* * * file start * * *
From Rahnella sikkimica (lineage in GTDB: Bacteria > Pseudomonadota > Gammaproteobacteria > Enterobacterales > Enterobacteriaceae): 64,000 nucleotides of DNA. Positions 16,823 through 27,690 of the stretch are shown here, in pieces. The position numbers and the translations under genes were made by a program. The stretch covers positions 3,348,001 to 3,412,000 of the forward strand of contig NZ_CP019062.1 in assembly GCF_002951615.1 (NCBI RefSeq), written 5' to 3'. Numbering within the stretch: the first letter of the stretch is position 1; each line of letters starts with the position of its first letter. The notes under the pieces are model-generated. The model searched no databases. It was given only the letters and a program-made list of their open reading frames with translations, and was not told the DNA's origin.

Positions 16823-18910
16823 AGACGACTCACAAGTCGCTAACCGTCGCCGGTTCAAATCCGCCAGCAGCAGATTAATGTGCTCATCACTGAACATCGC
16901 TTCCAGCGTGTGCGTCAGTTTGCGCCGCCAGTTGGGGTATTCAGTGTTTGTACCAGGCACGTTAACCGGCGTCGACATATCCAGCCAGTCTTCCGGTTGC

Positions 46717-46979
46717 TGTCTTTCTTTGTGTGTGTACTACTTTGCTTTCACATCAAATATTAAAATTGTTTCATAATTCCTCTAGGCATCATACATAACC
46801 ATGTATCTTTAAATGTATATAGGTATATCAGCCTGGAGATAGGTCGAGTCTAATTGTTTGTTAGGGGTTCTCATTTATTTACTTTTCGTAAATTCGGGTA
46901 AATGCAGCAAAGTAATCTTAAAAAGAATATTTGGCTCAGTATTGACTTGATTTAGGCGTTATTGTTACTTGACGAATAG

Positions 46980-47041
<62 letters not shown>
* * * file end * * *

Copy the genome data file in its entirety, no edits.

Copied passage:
From Rahnella sikkimica (lineage in GTDB: Bacteria > Pseudomonadota > Gammaproteobacteria > Enterobacterales > Enterobacteriaceae): 64,000 nucleotides of DNA. Positions 16,823 through 27,690 of the stretch are shown here, in pieces. The position numbers and the translations under genes were made by a program. The stretch covers positions 3,348,001 to 3,412,000 of the forward strand of contig NZ_CP019062.1 in assembly GCF_002951615.1 (NCBI RefSeq), written 5' to 3'. Numbering within the stretch: the first letter of the stretch is position 1; each line of letters starts with the position of its first letter. The notes under the pieces are model-generated. The model searched no databases. It was given only the letters and a program-made list of their open reading frames with translations, and was not told the DNA's origin.

Positions 16823-18910
16823 AGACGACTCACAAGTCGCTAACCGTCGCCGGTTCAAATCCGCCAGCAGCAGATTAATGTGCTCATCACTGAACATCGC
16901 TTCCAGCGTGTGCGTCAGTTTGCGCCGCCAGTTGGGGTATTCAGTGTTTGTACCAGGCACGTTAACCGGCGTCGACATATCCAGCCAGTCTTCCGGTTGC

Positions 46717-46979
46717 TGTCTTTCTTTGTGTGTGTACTACTTTGCTTTCACATCAAATATTAAAATTGTTTCATAATTCCTCTAGGCATCATACATAACC
46801 ATGTATCTTTAAATGTATATAGGTATATCAGCCTGGAGATAGGTCGAGTCTAATTGTTTGTTAGGGGTTCTCATTTATTTACTTTTCGTAAATTCGGGTA
46901 AATGCAGCAAAGTAATCTTAAAAAGAATATTTGGCTCAGTATTGACTTGATTTAGGCGTTATTGTTACTTGACGAATAG

Positions 46980-47041
<62 letters not shown>